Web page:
At 20 inches tall and 8lbs 6oz, she was beautiful and absolutely perfect in every way. 

And good news, the horse head finally showed up.

The kids got to the hospital and were just enamored with Lyla, and it was the sweetest thing ever.  

When Eli saw me, he said, "Mom, what's in your belly? Do you have another baby in there?" 

In the past, I've usually had to stay at the hospital for a few days because of jaundice, the NICU, being on antibiotics and all those fun times.  But with everything going so quickly and so well, and you know, needing to close on our house, I was determined to get out of there the next day.  We got home and had literally 30 minutes to get our crap together and go close on our house.  And then we moved two days later.  I'm going to go on the record and say that I do not recommend moving 3 days after a small human has made its way out your vajeen.  Just a big ol' nope.  Also, staying at the hospital for more than 24 hours is okay.  I don't know if it was because I was used to being able to send my kids to the nursery for the first several days after giving birth or what - but the first few nights with Lyla were rough.  She constantly wanted to suck on my boob, even though my milk hadn't come in yet.  And my nipples were so. raw.  So, between that, the stress of moving, and all my postpartum hormones made for a fairly interesting first week home.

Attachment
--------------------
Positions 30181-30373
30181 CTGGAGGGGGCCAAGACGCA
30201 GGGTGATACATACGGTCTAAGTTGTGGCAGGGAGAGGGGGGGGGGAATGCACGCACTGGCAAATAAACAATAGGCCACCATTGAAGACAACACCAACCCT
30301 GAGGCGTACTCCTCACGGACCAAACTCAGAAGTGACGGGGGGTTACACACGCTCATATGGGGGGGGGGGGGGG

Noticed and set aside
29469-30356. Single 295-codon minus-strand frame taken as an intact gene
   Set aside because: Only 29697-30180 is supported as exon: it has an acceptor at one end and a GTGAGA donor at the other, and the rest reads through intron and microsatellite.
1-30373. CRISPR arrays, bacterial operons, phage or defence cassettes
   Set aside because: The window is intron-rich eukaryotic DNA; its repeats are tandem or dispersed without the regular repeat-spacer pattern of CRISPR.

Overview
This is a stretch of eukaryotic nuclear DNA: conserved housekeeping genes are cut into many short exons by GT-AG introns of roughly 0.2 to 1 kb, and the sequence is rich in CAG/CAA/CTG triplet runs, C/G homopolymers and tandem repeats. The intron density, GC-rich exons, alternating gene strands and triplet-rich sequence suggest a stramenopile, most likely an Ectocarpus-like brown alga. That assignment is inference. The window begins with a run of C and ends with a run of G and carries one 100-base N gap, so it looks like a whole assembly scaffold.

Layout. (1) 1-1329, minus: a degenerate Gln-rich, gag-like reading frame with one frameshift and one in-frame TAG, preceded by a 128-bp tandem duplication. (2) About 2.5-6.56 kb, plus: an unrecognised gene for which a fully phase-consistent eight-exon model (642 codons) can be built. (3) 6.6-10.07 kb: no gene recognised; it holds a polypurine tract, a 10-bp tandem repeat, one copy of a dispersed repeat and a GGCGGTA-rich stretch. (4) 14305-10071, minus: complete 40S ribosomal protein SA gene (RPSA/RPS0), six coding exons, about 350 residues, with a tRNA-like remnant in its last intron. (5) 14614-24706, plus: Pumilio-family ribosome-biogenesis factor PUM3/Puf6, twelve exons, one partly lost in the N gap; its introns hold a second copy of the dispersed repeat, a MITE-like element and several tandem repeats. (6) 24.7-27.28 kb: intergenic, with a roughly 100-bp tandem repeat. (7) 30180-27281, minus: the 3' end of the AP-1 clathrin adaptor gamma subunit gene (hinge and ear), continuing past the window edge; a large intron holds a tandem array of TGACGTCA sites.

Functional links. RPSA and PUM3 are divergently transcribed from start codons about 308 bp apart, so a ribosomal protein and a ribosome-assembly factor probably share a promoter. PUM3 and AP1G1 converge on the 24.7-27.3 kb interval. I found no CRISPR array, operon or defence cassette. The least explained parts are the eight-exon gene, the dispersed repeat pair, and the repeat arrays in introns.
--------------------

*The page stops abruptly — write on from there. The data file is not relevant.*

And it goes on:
But overall, everything went well.  We got moved in and eventually situated.  Postpartum adventures were about as expected.  Plenty of meltdowns.  First postpartum poop was as terrifying as ever, but was a success. (Wiping, on the other hand, was a different story.  I spent the better part of 10 minutes trying to figure out if I still had a dangling turd.  Hint: Just get in the freakin' shower and hose off.  Also you're welcome for that mental image.)  Breastfeeding was a success - although, between the cramps and Lyla absolutely destroying my nips, hurt like a big ol' fat B word.  The postpartum gushing every time I stood up was just as gross as ever.  Made it through my first postpartum sneeze without ripping my vagina back open.  Man, childbirth is glorious, isn't it?

That said, I still feel so incredibly lucky that we had the chance to bring this darling little angel into our family.  I've felt really strongly with each of my kids that, although they may not have come how or when I wanted them to, they've all come exactly how and when they were supposed to. Lyla is no exception. She may not have picked the most convenient day to make her entrance - but it was the perfect time to join our family and I'm forever grateful to my Heavenly Father for sending me such a beautiful, squishy, perfect little girl.

Six and a half months late, but DONE.  You're welcome, internet and future posterity. 

 (Also, sorry you got gipped on the cheesy birth video compilation, Lyla.  It's okay though, I'll make it up to you by giving you a later curfew than the other kids.)